In particular, I’ve been amazed by the women I’ve met and the ambitious ranch work they take on. Their efforts “behind the gates” are impressive and not always glamorous.

One such awe-inspiring woman is Carol Knutson, a Women of the Land graduate, decade-long TWA member, and what I call a modern-day outdoorswoman. Knutson is the owner of the Muy Seco Ranch, approximately 350 acres of land near D’Hanis, Texas which she purchased in 2006. She has chickens, cattle, donkeys, llamas, and peacocks, and handles nearly all ranch chores on her own.

What inspired you to own land?

Ranching has always been a way of life for me. I grew up on my family’s ranch in Bandera County, and it’s where I raised my children. After my father passed away and I was on my own, I began looking to buy property.

Do you still feel like you’re carrying on the family tradition now that you’re on a new ranch?

When I sold the Bandera County ranch, I feared it was the end of the world. However the ten years I’ve spent on my D’Hanis land have been some of the happiest years of my life.

What qualities were you looking for in a ranch when you purchased this one?

I was looking for deep soil, good water, and land with potential to be productive. I wanted to be near where I grew up, and in an agrarian community.

What were some of the first projects you tackled?

Establishing permanent grasses on 160 acres for cattle was one of them. I’ve also worked to control mesquite, cross-fence pastures for rotational grazing, and improve roads.

What has been the most difficult project you’ve undertaken?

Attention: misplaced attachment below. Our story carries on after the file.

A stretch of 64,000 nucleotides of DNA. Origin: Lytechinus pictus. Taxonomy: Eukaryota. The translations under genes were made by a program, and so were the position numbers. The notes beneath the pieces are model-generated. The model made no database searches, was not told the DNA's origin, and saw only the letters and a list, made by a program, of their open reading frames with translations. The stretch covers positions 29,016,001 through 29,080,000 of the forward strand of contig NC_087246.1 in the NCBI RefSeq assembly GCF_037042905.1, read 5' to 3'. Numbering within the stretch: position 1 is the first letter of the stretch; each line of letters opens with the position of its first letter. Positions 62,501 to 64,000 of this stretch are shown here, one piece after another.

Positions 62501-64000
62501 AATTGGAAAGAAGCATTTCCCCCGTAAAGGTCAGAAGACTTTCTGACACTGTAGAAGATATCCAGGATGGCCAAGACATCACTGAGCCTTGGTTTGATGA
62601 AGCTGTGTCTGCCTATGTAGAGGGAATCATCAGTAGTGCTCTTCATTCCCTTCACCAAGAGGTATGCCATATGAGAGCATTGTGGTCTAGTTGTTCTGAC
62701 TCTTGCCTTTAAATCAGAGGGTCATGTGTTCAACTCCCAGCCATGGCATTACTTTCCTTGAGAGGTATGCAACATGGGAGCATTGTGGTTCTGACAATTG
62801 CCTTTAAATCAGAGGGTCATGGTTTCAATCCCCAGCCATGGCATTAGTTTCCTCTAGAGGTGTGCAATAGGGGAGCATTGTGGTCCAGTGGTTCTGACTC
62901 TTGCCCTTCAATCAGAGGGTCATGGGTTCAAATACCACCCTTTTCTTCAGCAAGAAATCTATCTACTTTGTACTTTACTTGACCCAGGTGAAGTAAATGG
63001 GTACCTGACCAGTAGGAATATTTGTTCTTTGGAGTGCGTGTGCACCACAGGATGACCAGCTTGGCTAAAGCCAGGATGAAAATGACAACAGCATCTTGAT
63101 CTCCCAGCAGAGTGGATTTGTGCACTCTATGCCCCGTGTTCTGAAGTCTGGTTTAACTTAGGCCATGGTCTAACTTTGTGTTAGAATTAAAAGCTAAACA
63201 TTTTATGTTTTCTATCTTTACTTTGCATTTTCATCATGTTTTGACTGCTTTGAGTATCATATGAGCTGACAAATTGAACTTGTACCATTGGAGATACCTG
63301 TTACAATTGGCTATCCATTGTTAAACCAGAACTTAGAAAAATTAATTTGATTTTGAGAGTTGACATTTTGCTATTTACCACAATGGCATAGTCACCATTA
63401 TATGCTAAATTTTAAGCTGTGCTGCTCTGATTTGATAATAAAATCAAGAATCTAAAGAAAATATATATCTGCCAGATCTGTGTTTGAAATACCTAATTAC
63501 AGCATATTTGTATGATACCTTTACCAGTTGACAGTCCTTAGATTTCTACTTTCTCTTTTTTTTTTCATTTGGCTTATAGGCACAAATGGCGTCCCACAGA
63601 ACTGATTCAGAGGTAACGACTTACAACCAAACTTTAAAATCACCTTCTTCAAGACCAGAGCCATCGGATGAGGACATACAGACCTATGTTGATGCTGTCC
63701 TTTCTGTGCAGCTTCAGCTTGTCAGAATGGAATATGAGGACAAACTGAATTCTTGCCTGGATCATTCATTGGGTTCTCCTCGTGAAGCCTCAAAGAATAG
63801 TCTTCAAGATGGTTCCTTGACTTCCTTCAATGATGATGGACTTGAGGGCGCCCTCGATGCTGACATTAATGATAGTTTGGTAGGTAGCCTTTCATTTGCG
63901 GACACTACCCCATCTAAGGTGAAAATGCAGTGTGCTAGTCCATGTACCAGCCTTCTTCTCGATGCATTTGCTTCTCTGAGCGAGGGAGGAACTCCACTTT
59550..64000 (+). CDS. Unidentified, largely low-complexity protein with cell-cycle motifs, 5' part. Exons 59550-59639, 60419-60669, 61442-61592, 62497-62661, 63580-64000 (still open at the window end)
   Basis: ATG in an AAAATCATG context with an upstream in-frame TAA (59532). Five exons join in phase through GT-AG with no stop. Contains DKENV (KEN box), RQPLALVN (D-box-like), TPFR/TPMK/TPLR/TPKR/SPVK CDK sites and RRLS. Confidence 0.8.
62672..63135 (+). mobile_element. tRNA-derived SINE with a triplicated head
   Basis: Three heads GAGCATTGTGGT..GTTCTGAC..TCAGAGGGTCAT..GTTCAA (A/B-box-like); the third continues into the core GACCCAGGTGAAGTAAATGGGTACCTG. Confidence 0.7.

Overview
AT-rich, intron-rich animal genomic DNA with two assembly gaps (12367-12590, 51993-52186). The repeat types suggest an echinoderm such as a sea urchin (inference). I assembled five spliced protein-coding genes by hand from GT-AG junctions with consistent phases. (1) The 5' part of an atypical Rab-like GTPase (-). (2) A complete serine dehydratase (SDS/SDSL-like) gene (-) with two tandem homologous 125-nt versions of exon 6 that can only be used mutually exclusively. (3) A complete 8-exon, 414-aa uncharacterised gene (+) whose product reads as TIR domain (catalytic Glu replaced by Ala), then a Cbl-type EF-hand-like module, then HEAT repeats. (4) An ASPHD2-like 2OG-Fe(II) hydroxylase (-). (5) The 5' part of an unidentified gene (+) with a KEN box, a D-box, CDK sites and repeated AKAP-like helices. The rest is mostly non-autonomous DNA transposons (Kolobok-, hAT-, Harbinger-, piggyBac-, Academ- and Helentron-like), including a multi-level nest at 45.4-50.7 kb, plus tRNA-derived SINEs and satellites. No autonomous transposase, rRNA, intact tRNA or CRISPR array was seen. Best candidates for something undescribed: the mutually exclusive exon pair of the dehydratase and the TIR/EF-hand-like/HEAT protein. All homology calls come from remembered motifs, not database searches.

Laying hundreds of yards of water lines by hand was tough! Controlling mesquite is also a constant battle.

What is your favorite work to do on the ranch?

I love working in the pastures. Even though the work is dusty, I see wildlife I wouldn’t see in a 4-wheeler.

Describe an average day at the Muy Seco Ranch.

I start the day by going to the barn to see what has happened overnight, and dealing with that. Then I find what’s on the wrong side of the fence, and I put it back where it belongs. Then I see what’s running over, and I fix that. Then, I feed and turn animals out. Depending upon the time of year, I will either mow or get on the tractor. Something always has a flat, so there’s a lot of tires to be changed. I also plow and spray fields and monitor wildlife on game cameras.

Prior to purchasing the ranch, what did you envision ranch ownership would be like? Has that image changed?

I hoped it would be a dream come true, and it has been.

How has ranching changed since when you were a kid?

Back then, knowledge came from our elders and from trial and error. Now we can tap into resources using technology. From the field, I can reach my neighbors for help and search the internet for answers. It has helped me be even more resourceful.

What’s next for you?

I’m looking for a new place in the Hill Country, and I’m excited about what’s to come.


My 8 Fave Winter Boots from Sierra Trading Post

Sierra Trading Post has long been one of my go-to’s for discount outdoor clothes and accessories. Gotta scratch the never-ending itch for outdoor gear! Growing up, I looked forward to getting their small black and white magazine in the mail. It was printed on newspaper and had drawings instead of photographs, if you can believe it. Those were the days.